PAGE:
Greg Rundlett (freephile | 1 Oct 03:47 2009

Re: diagnosing network speed bottlenecks [SOLVED]

On Wed, Sep 30, 2009 at 1:36 AM, Greg Rundlett (freephile)
<greg@...> wrote:
[snip]
> I'm generally dis-satisfied with the speed of my Comcast "High Speed"
> Internet connection.  It's touted on the tele as being some
> ambiguously huge amount faster than light travels in a vacuum.
[snip]
> Speed tests like http://www.dslreports.com/speedtest?flash=1 report my
> performance as...
> 4,909 Kb/s Download
> 3,055 Kb/s Upload
>
> But, in my experience downloading files, I rarely get anything like
> that.   In fact, while the DSL Reports Speed Test is checking my
> system, I'm watching the "Network History" graph on the "Resources"
> tab of System Monitor (v2.26.0.1) aka gnome-system-monitor and it's
> not breaking 800Kbps.  I then used wget to download MySQL Workbench
> and it reports 33,373,104 downloaded in ~42 seconds at a rate of 783
> KB/s

Ah, thanks to those who pointed out that 783KBs = 6.26Mbps (or ~2.82GB/hr.)

Sorry, I was misreading Comcast service as being measured in megaBytes
(big B) while it's actually stated in megabits (little b).   Comcast
didn't catch the simple arithmetic / language mistake I was making --
which put me onto the trail of a non-existant problem.  Thanks all for
pointing out that I'm actually getting "standard" bandwidth.

The upshot is that I know more about how various network devices (e.g.
wireless routers) and standards (e.g. DOCSISv2 and DOCSISv3) affect
(Continue reading)

Greg Rundlett (freephile | 1 Oct 03:49 2009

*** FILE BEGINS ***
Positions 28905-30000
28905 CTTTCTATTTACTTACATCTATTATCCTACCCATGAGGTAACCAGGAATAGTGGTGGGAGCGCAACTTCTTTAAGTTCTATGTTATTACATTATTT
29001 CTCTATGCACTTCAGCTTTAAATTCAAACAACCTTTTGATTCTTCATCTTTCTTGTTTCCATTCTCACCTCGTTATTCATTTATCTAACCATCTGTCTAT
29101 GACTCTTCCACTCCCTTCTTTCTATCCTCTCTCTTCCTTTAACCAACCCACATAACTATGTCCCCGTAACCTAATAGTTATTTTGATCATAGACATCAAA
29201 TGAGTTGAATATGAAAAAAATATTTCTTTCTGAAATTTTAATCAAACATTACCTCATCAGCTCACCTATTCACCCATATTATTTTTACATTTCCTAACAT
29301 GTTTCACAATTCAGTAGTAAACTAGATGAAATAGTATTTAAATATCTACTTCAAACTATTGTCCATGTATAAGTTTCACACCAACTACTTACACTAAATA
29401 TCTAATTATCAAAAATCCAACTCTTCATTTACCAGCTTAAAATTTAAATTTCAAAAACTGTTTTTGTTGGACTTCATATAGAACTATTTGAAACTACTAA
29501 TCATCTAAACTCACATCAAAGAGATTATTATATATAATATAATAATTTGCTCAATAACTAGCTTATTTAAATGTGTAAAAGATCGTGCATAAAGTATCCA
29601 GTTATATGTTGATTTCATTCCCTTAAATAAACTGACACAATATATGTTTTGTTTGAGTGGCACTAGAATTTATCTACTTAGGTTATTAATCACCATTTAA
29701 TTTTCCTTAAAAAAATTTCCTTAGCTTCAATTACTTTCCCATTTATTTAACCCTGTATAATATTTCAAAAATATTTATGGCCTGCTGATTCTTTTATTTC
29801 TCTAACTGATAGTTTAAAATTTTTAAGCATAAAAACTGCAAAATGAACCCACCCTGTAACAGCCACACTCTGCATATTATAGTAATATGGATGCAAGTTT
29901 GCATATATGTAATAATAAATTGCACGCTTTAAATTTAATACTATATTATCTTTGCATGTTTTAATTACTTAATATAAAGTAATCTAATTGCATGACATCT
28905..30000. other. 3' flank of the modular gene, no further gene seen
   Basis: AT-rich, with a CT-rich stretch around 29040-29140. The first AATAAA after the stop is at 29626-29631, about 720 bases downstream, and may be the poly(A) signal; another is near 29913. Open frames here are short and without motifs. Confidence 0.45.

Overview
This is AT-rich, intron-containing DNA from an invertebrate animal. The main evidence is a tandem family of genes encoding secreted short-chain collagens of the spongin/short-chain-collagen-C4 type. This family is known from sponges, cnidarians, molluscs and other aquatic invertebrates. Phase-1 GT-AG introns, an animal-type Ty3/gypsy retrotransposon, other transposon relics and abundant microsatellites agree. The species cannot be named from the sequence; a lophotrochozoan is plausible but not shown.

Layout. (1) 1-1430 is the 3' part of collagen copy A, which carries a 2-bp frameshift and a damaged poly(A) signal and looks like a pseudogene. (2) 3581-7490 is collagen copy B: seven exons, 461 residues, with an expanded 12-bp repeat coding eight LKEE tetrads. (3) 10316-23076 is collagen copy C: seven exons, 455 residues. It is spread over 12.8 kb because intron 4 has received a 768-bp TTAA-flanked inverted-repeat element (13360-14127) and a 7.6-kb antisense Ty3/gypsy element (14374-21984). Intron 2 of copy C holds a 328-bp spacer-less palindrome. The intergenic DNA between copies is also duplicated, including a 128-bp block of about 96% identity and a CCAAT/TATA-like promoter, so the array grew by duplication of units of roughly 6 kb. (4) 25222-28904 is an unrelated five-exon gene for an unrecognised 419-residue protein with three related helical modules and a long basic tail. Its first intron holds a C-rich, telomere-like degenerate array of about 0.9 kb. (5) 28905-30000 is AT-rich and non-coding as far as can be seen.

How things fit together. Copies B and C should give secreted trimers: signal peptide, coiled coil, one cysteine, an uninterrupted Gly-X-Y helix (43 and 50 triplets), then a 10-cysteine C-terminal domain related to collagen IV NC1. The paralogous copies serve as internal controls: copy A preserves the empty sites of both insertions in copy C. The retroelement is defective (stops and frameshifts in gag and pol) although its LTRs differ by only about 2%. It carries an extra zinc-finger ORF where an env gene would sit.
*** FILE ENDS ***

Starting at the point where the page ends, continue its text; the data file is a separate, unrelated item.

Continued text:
Re: diagnosing network speed bottlenecks

On Wed, Sep 30, 2009 at 1:01 PM, H. Kurth Bemis <kurth@...> wrote:
> Seriously now.
>
> Comcast provides nothing but stellar service.  Let's not be hard on them
> or suspect them of incorrectly representing their service offerings.
>
> Greg, it's obviously your Ethernet cables.  I bet they're no name.  I
> suggest you give the Denon AK-DL1's
> (http://www.usa.denon.com/ProductDetails/3429.asp) a try.  Also, you'll
> have to locate your computer no more then 59inches from your router
> (shorter distance for the data to travel = faster speeds).
>
> Finally, I've heard that waxing your modem will make it go faster.
>
> Good Luck.
> ~k

That's funny.  /me shakes head incredulously at people with money to burn.
Greg Rundlett (freephile | 1 Oct 04:01 2009

Re: diagnosing network speed bottlenecks

[snip]
>
> Note that some ISP's are known to cheat on well-known speed tests.  If
> you have access to a fast offsite server, try your own network speed test:
>
>
> http://blog.bfccomputing.com/articles/2007/06/09/your-network-speed-testing-made-easy
>
> That should tease out whether you're being unfairly shaped or not.
>

Thanks Bill, that's a handy tool to have.  It shows that I'm getting
close to 10Mbps on my local network.  I'll test it wider when i get a
chance

~ Greg
Lloyd Kvam | 1 Oct 06:01 2009

Re: Enabling Virtual Machine support


Thank you very much for your advice and interest.  HP sales support has
yet to get back to me with a list of models that support virtualization.
I assume the T9550 model at nearly $2K would do the trick, but that's
beyond my budget.  I'm simply going to stick with what I bought.